|The MGA With An Attitude
Using Two Air Compressors Together, #2 -- AR-103A
On 10/4/2012, Brian Koch wrote:
"I have two 60 gallon 220v air compressors that I've plumbed together so I now have 120 gallons between the two. They both have there own 220v circuit breaker. They both are complete separate compressors hooked together by the air line, but I want them both to turn on and off at the same time. Is there a way to use just one switch for two motors"?
No problem. Since the two tanks are piped together they will always have identical pressure pressure. In theory this is very simple.
So far each unit has it's own controls. Smaller compressors might use the pressure switch to power the motor directly. Anything larger than 2-HP is likely to have a power contactor, large 2-pole relay (220VAC 2-phase) or 3-pole relay (270-VAC 3-phase) to send line power to the motor, and the pressure switch triggers the contactor. The contactor is just a big relay, so a pressure switch should not have any problem processing signal current to trigger two relays at once.
Open the controls cover on each unit. Find the pressure switches and relays. On the first unit, disconnect the two trigger wires from the relay, and put wire nuts on them to prevent shorting on anything (or remove the wires completely). On the second unit, locate the relay, and find the two connections for the trigger wires there. Run two new wires from unit 2 to unit 1 to connect the trigger terminals of the relays in parallel. Then the pressure switch on unit 2 will trigger both relays at the same time, and both compressors will switch on an off together.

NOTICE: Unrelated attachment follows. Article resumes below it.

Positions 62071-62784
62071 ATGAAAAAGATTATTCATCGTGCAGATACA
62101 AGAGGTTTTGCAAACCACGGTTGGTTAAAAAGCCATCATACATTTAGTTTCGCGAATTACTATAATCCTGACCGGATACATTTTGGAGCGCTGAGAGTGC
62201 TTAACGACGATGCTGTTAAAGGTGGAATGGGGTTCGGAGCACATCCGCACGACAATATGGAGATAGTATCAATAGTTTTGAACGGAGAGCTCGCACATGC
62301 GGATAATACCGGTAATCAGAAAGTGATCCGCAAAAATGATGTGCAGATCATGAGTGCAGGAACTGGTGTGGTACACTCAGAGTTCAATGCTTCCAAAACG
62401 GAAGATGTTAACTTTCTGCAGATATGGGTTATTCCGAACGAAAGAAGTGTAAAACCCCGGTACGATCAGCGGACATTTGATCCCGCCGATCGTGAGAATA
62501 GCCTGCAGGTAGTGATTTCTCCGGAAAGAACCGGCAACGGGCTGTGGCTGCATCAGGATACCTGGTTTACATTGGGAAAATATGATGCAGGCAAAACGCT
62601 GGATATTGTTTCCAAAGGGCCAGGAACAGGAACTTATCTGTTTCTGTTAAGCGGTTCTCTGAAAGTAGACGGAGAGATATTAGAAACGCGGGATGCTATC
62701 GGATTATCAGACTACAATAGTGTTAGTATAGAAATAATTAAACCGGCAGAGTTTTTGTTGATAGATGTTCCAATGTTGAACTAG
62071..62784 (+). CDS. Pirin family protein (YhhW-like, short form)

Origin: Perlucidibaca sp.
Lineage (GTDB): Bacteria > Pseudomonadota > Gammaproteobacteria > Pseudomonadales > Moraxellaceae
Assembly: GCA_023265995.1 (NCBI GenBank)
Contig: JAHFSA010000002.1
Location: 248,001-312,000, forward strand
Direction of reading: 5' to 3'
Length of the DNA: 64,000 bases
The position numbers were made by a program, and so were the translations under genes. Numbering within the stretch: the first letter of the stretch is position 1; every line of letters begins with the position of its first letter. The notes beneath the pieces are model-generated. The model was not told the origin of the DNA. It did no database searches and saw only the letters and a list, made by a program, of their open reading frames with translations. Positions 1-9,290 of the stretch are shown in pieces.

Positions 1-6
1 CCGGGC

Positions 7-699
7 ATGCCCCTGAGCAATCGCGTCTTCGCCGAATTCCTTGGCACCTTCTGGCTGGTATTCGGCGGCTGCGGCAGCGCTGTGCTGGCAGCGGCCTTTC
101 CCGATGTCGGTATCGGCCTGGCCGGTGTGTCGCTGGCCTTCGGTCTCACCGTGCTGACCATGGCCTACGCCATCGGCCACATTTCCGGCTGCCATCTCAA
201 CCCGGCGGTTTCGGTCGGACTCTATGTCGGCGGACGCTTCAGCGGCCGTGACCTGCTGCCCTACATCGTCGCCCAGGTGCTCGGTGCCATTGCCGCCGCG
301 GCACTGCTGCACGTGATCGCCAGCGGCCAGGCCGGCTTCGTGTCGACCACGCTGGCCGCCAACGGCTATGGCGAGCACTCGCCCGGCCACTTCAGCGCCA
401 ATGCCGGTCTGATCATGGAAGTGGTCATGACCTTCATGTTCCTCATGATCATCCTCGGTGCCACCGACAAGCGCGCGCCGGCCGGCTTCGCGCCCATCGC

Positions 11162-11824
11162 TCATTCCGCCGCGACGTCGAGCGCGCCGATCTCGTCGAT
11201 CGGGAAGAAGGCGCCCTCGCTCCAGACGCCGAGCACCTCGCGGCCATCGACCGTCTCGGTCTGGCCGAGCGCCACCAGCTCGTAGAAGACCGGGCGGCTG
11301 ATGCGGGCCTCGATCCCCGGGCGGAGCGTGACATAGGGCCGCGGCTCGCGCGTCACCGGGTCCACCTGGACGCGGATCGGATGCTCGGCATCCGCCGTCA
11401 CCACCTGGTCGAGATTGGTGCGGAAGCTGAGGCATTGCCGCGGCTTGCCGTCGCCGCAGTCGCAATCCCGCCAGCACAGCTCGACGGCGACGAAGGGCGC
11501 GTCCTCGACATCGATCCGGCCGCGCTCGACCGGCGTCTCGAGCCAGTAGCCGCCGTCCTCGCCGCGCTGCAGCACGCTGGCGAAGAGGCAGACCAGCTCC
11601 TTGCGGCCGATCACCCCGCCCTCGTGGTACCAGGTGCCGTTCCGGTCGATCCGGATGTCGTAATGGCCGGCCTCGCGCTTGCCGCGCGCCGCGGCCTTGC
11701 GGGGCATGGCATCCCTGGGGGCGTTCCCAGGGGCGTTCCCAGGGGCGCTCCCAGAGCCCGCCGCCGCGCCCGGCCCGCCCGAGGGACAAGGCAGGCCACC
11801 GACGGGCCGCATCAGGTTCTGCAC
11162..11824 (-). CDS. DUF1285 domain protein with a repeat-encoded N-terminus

There is a small caution note here. Each compressor has its own circuit breaker for power input. Suppose you switch off the circuit breakers for #1 for servicing, but leave #2 running. When #2 switches on it will send signal power to #2 to trigger the relay on #2. That puts live power on the relay trigger terminals on #1 while you might be working on it. The relay will click, but nothing else happens because you have the power shut off. You could however get a shock from the relay trigger wires.
I don't know what you local electrical codes are like. You can avoid the shock hazard by using low voltage relays triggered by 24-volts (like a door bell transformer). In some places that may still not satisfy local electrical codes. The code might dictate some sort of electrical interlock or cut-off switch between the units to disconnect the relay trigger wires when one unit is powered down for servicing. This may not be any concern if you know how it works and you are the only person ever doing service on these units. But if you even let anyone else touch the electrical controls you might be legally liable for something.
Just so you know how it works.